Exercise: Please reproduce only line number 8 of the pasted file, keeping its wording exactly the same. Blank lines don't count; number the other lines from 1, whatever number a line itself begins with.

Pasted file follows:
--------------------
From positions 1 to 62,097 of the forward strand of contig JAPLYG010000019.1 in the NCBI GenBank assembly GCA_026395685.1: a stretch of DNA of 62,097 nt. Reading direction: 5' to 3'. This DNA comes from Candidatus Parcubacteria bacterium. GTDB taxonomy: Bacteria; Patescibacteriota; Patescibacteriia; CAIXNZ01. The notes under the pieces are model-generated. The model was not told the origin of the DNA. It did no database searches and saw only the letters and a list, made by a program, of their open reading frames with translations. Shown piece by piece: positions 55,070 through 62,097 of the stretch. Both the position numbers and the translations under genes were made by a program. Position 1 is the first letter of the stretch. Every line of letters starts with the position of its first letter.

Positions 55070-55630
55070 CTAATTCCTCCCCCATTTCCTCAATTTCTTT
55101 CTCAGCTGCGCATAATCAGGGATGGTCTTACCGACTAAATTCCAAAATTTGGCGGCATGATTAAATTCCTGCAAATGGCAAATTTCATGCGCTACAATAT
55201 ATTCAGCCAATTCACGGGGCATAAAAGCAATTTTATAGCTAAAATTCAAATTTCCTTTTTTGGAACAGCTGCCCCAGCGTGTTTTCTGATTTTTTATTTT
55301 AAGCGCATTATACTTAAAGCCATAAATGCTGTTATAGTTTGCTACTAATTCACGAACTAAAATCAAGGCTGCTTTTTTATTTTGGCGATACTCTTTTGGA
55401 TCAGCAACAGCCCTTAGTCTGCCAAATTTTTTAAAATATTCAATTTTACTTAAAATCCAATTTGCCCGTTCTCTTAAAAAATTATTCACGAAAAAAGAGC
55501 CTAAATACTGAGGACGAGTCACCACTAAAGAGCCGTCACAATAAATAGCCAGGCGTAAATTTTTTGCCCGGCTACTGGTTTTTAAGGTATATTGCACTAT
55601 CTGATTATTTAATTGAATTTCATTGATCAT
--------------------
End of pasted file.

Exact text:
55501 CTAAATACTGAGGACGAGTCACCACTAAAGAGCCGTCACAATAAATAGCCAGGCGTAAATTTTTTGCCCGGCTACTGGTTTTTAAGGTATATTGCACTAT